Prisoners

So, if you consider me as your partner, welcome him as you would welcome me.  Philemon 1-25  Paul referring to himself as a prisoner of Christ, out of love, appeals to Philemon upon the return of Onesimus, a slave who has run away. Wouldn’t it be great if we could just run away from the things which enslave us? Inevitably we find that running away only prolongs the healing. It would also be nice if every time we all had a “Paul” to appeal on our behalf, that we might turn and face the “pain of any issue” and be received in love. We don’t always get that physical support when we feel we need it the most. Although Paul was not able to go back with Onesimus, he reminds Philemon that what he is asking of him is in the Spirit of Christ. We are all imprisoned by something. From food to relationships we are captured by our own desires, needs and wants in life. It’s not all bad! However, the question we must continually ask our selves concerns the driving force of our actions as we live to achieve our goals. For Paul, it was his passion for the Gospel. From this one letter we don’t know the outcome of this relationship between Philemon and Onesimus. Yet from both sides, Paul’s challenge to Philemon and Onesimus remains our challenge. In what ways will we be a prisoner of Christ today?

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Legacy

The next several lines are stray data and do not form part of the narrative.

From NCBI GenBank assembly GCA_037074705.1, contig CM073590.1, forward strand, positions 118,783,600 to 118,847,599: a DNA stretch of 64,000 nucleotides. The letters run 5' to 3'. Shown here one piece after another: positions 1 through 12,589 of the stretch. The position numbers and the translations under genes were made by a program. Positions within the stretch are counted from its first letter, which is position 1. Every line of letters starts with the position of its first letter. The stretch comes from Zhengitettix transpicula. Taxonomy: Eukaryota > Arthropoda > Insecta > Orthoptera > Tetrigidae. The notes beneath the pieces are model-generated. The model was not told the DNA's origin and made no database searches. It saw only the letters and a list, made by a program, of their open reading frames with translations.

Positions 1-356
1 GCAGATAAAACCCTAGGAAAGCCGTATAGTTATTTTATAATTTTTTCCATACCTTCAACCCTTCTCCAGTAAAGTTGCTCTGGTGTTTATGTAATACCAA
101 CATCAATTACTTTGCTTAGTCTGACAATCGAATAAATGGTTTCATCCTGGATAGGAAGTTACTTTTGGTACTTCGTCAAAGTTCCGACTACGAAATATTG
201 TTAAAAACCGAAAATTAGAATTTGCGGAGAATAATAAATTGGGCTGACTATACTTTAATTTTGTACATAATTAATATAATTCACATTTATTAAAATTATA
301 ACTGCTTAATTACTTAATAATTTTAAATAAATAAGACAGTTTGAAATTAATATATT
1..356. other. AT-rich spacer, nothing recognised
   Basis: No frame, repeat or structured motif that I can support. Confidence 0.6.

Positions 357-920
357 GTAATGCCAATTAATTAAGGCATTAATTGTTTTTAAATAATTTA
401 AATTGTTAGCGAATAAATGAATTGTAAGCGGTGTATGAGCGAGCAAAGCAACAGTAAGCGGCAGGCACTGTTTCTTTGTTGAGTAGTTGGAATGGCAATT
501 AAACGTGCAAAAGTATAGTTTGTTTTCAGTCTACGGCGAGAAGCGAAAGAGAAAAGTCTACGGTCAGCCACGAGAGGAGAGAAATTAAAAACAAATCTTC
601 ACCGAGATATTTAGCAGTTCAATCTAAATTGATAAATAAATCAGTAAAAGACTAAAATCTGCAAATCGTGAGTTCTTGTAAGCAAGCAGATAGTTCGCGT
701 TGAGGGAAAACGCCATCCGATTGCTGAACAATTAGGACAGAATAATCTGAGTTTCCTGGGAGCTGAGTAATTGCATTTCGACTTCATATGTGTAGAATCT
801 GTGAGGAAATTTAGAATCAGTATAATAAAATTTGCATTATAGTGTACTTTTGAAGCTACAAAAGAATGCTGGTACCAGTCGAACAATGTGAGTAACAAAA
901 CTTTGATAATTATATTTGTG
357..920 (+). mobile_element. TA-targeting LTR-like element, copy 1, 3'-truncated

Give the king your justice, O God and your righteousness to a king’s son. Psalm 72  What we choose to hand down to upcoming generations is for us to consider. In the midst of all his troubles, setbacks and mishaps, King David chose righteousness. This encourages us because it shows us that doing what is right has little to do with perfection. Rather returning to God through faith has its reward. No one knows the number of days God gives. Whether the the days are many or few, people will remember how you made them feel. God has the same memory.

Return, O faithless children,…I will give you shepherds after my own heart, who will feed you with knowledge and understanding. Jeremiah 3:6-18

“Like anybody, I would like to live a long life. Longevity has its place. But I’m not concerned about that now. I just want to do God’s will. And he’s allowed me to go up to the mountain. And I’ve looked over, and I’ve seen the promised land . . . So I’m happy tonight. I’m not worried about anything. I’m not fearing any man.”
Martin Luther King, Jr., “I’ve Been to the Mountaintop”